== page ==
Sears 1907 Fall Catalogue
Sears Advertising Building
BUILDING TO HANDLE OUR ADVERTISING MATTER.
This building, just west of the printing plant, will be about 90 feet wide, 160 feet long and four stories high, built expressly for the purpose, to suit our requirements in every way, and will be devoted in its entirety to the compiling, composing (typesetting) and mailing of our catalogues, circulars and price lists of all kinds. In this building we will have a large photographic department for the making of cuts and engravings of all descriptions. Here, expect to send out as high as missing tons of printed matter daily, consisting of large catalogues, specialty catalogues, entry tickets (bills), order forms, ink, pens, pencils, etc., which are used by our various clerical merchandise departments.
The Printing Building became the Merchandise and Laboratory (M&L) Building in 1959 till its closing in 1990. The building also housed the Sears Testing Labs, Store Displays and the Sears Photography Studio (SPS).
The Sears in-house photography studio provided most of the art needed for Sears Catalog and Retail advertising throughout the 1930s and 1950s until the services were farmed out to outside studios in the 1960s.
Photomethods Magazine, June, 1986
TOP: Floor Plan of the Sears Photo Studio after its remodeling in 1986.
BOTTOM: Original transparency given to Photomethods Magazine of the Main Gallery, along with copy from Sears Studio promotional brochure.
Chicago Tribune, November 9, 1988
Sears, Roebuck and Co. plans to close its photographic studio on the West Side by the end of this year, aq move that will affect 32 employees.
Sears spokeswoman Kathy Gucfa said the move is part of the company’s restructuring of the company’s Merchandise Group that dates to late February, under which a “few hundred” positions have been eliminated through a voluntary severance-incentive program.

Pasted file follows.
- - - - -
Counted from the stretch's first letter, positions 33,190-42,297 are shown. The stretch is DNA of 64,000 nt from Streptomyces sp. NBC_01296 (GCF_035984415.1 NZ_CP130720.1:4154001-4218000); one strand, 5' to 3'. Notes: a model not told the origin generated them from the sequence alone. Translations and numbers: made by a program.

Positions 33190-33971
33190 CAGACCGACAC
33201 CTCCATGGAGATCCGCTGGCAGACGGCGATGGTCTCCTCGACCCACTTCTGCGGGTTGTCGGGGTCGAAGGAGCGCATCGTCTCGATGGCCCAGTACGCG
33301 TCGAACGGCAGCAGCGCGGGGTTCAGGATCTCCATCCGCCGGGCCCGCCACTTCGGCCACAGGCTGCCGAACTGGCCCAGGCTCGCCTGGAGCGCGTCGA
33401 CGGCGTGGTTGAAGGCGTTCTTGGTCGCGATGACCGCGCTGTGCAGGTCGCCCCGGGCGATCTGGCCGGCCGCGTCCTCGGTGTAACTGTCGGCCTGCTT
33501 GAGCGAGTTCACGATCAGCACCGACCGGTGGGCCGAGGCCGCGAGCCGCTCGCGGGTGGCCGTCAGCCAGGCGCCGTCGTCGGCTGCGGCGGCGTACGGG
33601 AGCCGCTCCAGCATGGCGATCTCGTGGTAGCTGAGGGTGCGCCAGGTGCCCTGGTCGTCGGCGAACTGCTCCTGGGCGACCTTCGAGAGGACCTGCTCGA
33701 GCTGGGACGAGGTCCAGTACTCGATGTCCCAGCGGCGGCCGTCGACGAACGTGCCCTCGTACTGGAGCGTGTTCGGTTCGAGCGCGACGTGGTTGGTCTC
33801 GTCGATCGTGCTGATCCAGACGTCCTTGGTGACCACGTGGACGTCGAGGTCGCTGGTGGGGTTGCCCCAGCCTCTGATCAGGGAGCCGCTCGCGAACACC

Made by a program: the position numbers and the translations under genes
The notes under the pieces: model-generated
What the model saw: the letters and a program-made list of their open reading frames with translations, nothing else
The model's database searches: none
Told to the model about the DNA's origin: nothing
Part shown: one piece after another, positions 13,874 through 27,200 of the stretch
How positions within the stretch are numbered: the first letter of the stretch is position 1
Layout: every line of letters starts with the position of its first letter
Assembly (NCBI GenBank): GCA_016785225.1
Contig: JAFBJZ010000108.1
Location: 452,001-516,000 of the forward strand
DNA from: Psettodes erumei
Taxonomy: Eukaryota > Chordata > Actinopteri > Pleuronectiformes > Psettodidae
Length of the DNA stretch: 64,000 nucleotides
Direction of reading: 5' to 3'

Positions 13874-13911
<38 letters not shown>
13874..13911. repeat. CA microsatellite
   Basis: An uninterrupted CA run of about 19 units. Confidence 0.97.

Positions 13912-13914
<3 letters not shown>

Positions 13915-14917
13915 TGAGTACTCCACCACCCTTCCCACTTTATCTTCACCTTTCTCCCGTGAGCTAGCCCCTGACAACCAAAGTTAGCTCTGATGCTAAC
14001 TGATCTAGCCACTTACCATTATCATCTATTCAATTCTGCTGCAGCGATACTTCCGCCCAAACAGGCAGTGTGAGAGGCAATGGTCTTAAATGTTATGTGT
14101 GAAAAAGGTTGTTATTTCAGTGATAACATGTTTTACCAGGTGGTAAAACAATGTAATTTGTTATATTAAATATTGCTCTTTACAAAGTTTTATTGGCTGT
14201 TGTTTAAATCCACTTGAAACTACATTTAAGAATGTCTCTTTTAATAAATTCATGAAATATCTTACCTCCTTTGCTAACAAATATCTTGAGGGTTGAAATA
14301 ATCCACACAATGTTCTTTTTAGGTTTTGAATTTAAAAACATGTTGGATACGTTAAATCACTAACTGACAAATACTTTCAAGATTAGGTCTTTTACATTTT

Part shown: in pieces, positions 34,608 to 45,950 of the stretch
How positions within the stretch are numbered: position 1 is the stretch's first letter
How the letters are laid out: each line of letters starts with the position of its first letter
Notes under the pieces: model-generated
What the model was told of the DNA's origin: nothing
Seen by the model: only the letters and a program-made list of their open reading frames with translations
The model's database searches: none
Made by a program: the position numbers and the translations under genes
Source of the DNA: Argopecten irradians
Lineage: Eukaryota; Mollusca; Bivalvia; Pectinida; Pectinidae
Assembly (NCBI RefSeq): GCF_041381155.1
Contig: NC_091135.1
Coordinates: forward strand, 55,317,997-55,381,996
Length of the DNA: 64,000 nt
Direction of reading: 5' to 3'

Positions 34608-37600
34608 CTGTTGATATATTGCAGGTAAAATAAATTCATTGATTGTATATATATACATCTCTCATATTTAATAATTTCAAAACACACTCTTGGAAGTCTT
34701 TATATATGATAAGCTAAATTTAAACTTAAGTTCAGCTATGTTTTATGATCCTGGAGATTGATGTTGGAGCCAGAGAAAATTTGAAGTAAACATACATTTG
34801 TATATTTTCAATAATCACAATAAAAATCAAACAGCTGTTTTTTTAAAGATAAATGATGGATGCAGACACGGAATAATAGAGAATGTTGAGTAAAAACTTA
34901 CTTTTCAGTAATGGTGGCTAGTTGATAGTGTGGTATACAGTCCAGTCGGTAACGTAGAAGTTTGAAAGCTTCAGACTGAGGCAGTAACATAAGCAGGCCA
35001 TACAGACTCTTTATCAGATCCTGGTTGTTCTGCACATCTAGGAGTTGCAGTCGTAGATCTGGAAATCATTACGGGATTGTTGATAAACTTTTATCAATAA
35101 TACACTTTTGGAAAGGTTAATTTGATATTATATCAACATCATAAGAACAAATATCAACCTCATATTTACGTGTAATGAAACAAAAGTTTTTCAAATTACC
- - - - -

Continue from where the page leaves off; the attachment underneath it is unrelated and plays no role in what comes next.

She said the studio closing was not triggered by the corporate revamping and shift in merchandise strategy disclosed last week by Sears.
Employees at the photo studio, at 3301 W. Arthington St. and part of the large West Side complex, were told Monday that the studio will be closed.
Gucfa said the company will seek to find other positions forn or offer voluntary severance incentives to 32 photographers and photo print processing employees. The severance package includes a payment equal to two weeks’ salary for each year of employee service at Sears and some extension of medical benefits.
Another 10 studio employees all in the slide department, will be retained by the company, she said.
Sears has maintained a full-sized studio at the West Side complex since the 1930s. The studio produces photos for in-store display and other promotions.
Sears is expected to use outside studios and freelance photographers after the studio is closed.3
Chicago-based Sears said last week that it plans to sell its Sears Tower headquarters in the West Loop and to relocate about 8,000 employees to an as-yet-undetermined location. There has been some speculation that the employees would be moved to the West Side complex.
The Merchandise Group also plans to shift to an “everyday low pricing” strategy and to increase its offering of national brand-name items in an effort to better compete with discounters and specialty stores.
Chicago Tribune, June 23, 2017
By Corilyn Shropshire
A national nonprofithousing developer is aiming to bring new life into a North Lawndale community plagued by poverty and crime by transforming the former Sears, Roebuck & Co.’s catalog printing facility into 181 loft-style affordable apartments.
Mercy Housing Lakefront’s $65 million project renovated the stately building near Spaulding Avenue and Arthington Street that has stood nearly vacant since Sears moved out more than 40 years ago. The units include 66 apartments set aside for Chicago Housing Authority residents, and the rest will be income-restricted. For instance, an individual can have annual income of no more than $33,180 to be eligible, while a family of four can have household income of no more than $47,400.
Already 45 percent occupied, Mercy is hoping the rehabbed building, dubbed Lofts on Arthington, gives a boost to the neighborhood, which has seen other recent investment. Last year, Shaw Co.’s Homan Square VI was completed — 52 mixed-income apartments in four multiunit buildings.